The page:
How to Translate Your Extra Duties to the Civilian World

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April 2, 2015

How to Translate Your Extra Duties to the Civilian World


If you’re like many veterans, you spent much of your military career running from the detail assignment monster. Whether you called it a “collateral duty” or “detail,” you hid as best you could. But it found you and slapped you with extra work anyway. If you were lucky, the work came with brownie points; if you were unlucky, it came with urinal cakes and a scrub brush. Here’s how to translate your extra duties to the civilian world:

So you’re used to documenting your duties on evaluations, but NOW what do you do with them? It may have seemed like a whole lot of headache for nothing. But you know what? You can use them on your resume.

The trouble is … how do you portray that experience in lingo that civilian employers will understand? Veterans often have a lot more experience than they realize. Extra duty assignments can prove to be a treasure trove of undervalued but worthy skills.

Let’s explore how to articulate it on a resume and to an employer, minus the urinal cakes.

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Make a List

First, write down a list of the extra duties you performed while in service. If you were in for a short time, you may only have a few. If you had a longer service history, you may have quite a long list. You may not even remember them all. In any case, list what sticks out most.

Here are some examples:

-Physical Fitness Leader

-Snow Removal Team

-Morale Welfare and Recreation Representative

-Charge of Quarters Duty

-Training Coordinator

-Education Representative

These are just some random examples to get you thinking. There are so many extra duties, which vary between services and duty stations.

Brainstorm

Now that you have your list, think about what you did when performing these extra duties. Even the details that took the least amount of your time and effort gave you some experience. Did you have to maintain logs? Organize and keep track of something? Did it require you to write, lead or brief information? Don’t be afraid to write these skills down during your brainstorming session.

Identify Skills

 A resume (read: Your Resume: What a Potential Employer Sees) should be written to target a specific job or employer. Take a look at what types of experience your extra duties provided. Are any of them applicable to the resume you are constructing? Will they show a potential employer a skill that is necessary or will give you an advantage?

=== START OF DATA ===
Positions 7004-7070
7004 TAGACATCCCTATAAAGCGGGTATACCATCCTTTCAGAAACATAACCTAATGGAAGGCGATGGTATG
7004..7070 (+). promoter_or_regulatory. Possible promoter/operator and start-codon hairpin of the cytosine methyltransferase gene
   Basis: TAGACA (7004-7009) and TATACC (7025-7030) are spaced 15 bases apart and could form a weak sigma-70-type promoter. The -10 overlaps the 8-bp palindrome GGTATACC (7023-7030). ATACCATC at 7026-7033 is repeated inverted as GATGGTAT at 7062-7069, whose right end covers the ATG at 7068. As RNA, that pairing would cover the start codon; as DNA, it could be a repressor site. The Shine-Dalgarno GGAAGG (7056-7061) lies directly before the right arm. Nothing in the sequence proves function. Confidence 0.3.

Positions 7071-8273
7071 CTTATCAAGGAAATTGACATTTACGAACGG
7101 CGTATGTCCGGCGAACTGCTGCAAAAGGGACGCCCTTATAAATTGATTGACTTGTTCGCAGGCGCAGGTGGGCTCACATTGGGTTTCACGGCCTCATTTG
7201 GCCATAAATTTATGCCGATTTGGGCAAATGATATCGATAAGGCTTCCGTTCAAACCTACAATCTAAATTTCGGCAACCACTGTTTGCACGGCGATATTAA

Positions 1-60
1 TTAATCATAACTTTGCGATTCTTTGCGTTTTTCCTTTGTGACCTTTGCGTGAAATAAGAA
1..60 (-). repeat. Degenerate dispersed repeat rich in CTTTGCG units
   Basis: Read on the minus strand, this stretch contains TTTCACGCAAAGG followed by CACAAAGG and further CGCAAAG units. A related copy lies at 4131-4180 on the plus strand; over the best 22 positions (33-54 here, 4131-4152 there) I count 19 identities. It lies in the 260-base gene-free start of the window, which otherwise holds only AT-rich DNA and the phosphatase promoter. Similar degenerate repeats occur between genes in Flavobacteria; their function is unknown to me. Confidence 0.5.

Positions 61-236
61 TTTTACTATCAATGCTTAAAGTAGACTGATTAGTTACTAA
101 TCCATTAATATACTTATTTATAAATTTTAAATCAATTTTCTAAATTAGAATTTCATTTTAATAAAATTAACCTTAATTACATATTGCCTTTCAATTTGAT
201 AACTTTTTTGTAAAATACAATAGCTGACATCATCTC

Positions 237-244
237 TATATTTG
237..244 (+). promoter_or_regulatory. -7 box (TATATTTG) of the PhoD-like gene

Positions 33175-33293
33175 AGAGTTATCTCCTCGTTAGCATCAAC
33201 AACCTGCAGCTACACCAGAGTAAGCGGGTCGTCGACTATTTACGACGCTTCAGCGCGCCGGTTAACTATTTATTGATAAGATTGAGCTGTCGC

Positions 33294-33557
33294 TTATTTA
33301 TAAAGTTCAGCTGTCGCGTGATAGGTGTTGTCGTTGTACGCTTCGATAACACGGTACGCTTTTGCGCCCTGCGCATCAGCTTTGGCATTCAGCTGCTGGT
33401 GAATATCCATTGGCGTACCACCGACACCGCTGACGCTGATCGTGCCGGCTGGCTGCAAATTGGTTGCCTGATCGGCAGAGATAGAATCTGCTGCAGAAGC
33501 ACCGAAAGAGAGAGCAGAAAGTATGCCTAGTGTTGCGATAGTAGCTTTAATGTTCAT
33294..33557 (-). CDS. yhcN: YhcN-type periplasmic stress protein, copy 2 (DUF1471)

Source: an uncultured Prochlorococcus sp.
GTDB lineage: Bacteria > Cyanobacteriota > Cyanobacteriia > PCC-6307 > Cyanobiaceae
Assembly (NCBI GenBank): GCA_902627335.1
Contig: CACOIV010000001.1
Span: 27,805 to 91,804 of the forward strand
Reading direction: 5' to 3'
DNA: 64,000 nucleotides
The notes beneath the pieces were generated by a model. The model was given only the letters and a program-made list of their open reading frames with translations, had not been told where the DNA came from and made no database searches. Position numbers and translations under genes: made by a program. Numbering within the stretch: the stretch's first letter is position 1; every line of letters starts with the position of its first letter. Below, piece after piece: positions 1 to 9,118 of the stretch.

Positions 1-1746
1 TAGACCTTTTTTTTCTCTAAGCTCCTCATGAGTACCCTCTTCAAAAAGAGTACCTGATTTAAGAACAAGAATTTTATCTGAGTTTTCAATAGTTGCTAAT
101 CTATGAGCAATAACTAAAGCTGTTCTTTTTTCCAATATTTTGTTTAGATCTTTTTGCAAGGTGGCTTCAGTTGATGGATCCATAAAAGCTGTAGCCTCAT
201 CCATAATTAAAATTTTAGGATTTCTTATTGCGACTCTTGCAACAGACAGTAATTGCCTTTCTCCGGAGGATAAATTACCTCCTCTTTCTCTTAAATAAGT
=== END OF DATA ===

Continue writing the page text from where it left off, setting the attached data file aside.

Translate

Now take each of these skills and translate them into a resume bullet point.

Here are a couple of examples:

-“Cold-called organizations in order to research morale-boosting events for unit involvement.” This shows that you are an initiator and capable of communicating needs in a professional manner.

-“Briefed unit on recreational opportunities offered through the Morale Welfare and Recreation Program.” This shows you are capable of public speaking and relaying information in a clear manner.

Congratulations, you are a professional! All duties, no matter how small they may have seemed at the time, gave you experience. Don’t be afraid to explore and document them.

At the Interview

Even if you don’t feel that a duty qualifies for a resume mention, simply knowing how to translate the experience to the civilian world will bring strength and marketability into the interview room.

Now, go forth with confidence, Latrine Queens and Kings of the world.

 

 

 

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2016-07-13T15:41:24+00:00

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2 Comments

  1. Eugene Matthews April 3, 2015 at 10:57 am - Reply

    This is excellent information. Do you have a downloadable ‘cheat sheet’ to provide interested vets? I’d like to link your post to my site, with your permission. (www.soldiercop.com) Let me know if that meets with your approval.
    Dr. Matthews

    • K.P. Kulski April 15, 2015 at 2:22 pm - Reply

      So glad you found the article informative. There is no cheat sheet unfortunately. Please contact the GIJobs team (via the Contact Us tab) for your question on linking. Best wishes!

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